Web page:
Encore Musical Theatre rocks it’s return with ‘Smokey Joe’s Cafe’
DEXTER, Mich.–Sometimes everything about a show seems just right. This is one of those times.
The Encore Musical Theatre springs back to life this weekend in a new space here, with exactly the right show–Smokey Joe’s Café– to celebrate the return of live theatre after the pandemic-driven hiatus we have endured for 18 long months.
Smokey Joe’s is a revue of the songs created by Jerry Leiber & Mike Stoller, a writing team that has given the world one of the great catalogs of songs since humans first started singing around campfires–“Neighborhood,” “Dance With Me,” Fools Fall in Love,” “Poison Ivy,” “Charlie Brown,” “Stand By Me,” “Jailhouse Rock,” “Spanish Harlem,” and so much more.
Director Dan Cooney, beaming at the season opener in new space that Encore acquired and has been renovating via a significant capital campaign, assembled a superb cast of nine actors to act, dance and sing the incredible 36 numbers. Even with that dizzying number of songs, the run time, with no Intermission, was about 1:30 as some songs are sampled rather performed in their entirety.
Jason Briggs, Jordyn Davis, Bryana Hall, Dan Johnson, Chris Joseph, David Magumba, Gayle E. Martin, Tyler J. Messinger and Sarah B. Stevens work to deliver the songs with loving style and fabulous stage energy amidst a tremendous set designed by Sarah Tanner–a multi-level backdrop adorned with a pastiche of signs and period props from the 1960s, which was the writing team’s heyday.
There is no dialogue in the revue. The actors just transition from one song to the next, giving each one it’s own presentation and flavor, with the players taking turns and changing partners along the way.
It’s difficult to single out performances in this ensemble, but Jason Briggs and Gayle E. Martin both own, illuminate and energize whatever space they inhabit in their different songs. Briggs, for example, delivers a heartfelt Spanish Harlem, and he and Martin together bring “Dance With Me” to life in a way that makes you want to join them on stage. Briggs, Johnson, Joseph and Magumba hilariously combine on novelty song “Poison Ivy.” The ladies–Stevens, Hall and Davis take turns vamping and belting the time-machine song “I’m a woman.” The strong voices here make the solos and spotlighted song turns backed by the ensemble work superbly–Davis’s “Falling,” Hall’s “Some Cats Know,” Johnson’s “Loving You,” Messinger’s “Jailhouse Rock,” and a duet of “Love Me/Don’t” with Joseph and Stevens.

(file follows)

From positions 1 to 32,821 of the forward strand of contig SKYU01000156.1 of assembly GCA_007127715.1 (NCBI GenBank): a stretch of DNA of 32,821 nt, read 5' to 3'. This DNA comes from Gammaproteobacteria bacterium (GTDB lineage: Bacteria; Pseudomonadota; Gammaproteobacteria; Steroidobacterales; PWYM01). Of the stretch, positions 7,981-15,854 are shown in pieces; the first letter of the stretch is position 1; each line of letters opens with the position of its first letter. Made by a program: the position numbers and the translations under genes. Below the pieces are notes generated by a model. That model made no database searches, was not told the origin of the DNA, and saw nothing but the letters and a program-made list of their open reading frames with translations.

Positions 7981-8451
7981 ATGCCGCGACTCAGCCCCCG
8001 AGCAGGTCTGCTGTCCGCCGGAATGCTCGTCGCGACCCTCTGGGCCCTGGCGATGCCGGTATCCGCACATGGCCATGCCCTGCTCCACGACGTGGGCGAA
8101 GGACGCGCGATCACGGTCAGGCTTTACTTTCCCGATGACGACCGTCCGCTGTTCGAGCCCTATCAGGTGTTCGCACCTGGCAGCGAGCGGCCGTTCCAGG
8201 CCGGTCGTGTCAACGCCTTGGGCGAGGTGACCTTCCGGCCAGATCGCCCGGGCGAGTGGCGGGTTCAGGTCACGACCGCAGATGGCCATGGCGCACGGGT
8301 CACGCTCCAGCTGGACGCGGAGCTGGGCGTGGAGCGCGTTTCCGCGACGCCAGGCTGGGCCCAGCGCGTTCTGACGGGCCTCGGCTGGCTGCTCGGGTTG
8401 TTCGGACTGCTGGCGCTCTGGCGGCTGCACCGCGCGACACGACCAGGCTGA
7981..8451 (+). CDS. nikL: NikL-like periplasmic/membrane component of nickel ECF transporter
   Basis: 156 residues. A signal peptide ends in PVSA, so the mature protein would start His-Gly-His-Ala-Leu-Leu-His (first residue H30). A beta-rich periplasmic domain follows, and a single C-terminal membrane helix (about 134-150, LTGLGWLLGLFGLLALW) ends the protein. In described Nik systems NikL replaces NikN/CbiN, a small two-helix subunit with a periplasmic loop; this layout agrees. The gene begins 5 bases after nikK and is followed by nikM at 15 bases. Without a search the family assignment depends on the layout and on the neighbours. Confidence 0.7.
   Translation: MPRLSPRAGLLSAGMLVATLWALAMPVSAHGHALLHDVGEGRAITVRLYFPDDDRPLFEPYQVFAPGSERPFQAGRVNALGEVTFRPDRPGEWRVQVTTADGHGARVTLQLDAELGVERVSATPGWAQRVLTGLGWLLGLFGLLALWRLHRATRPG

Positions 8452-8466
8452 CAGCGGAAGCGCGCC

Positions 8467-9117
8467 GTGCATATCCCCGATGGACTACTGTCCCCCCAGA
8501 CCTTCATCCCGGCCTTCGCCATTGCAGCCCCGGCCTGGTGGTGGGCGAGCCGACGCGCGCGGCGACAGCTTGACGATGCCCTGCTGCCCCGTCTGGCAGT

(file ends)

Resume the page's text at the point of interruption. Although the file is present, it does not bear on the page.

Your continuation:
Though the songs are the star of this revue, the show doesn’t work without lively choreography by Gerry McIntyre. One of the criticisms of the original Broadway production was that there was too much “stand and sing” by the actors. Not so here. McIntyre has designed a cadence and choreography that is funny, energetic and keeps the music bouncing and brisk with pauses in the energy when it works for the song–as in Magumba’s “I Who Have Nothing.” Having seen the original, the longest running revue on Broadway, McIntyre’s choreography is actually better.
Music Director Tyler Driskill leads a five-person music combo with him on keyboard. And Driskill even takes a turn singing while the cast is off-stage taking a brief breather and hydration break. Ryan Mackenzie Lewis is Associate Music Director. Jake Jedele is Technical Director and Lighting Designer. The sound design in Encore’s new space worked flawlessly. Chris Goosman is sound designer, while Meg Berg is technician on performance nights. Anne Donevan is props master. Kate VanHorn is set painter.
Costume changes, designed by Sharon Larkey Urick, work hand in hand with the choreography choices, especially when the men join in an ensemble piece bringing to mind groups like the Temptations and The Drifters, on a song like “There Goes My Baby.”
The sound design in Encore’s new space worked flawlessly. Chris Goosman is sound designer, while Meg Berg is technician on performance nights. Anne Donevan is props master. Kate VanHorn is set painter.
Encore has graduated from its black box space and moved into a larger building with far more seating, and a balcony. The space is to serve not only as a theatre, but a teaching academy for young people who are tracked to study theatre at the university level. There is a significant upgrade to the lobby. It’s not hard to see how the company is going to monetize the space not only with it’s own productions, but small touring shows like one teased in the opening speech performed by actor Fred Grandy (Love Boat), as well as private events.
Encore Musical Theatre was always the brightest spot in the small downtown of Dexter. But this new space really makes it the gem of the town.
It’s heartening to see how this company has graduated and moved up in the world. With all the choices there are to bring a revue this deep with fan-favorite songs to life, the best choice was the first one–to choose this happy, funny, delightful show as the first one in its new home.
Every patron was masked, but they could hardly contain the smiles and tears of joy behind them.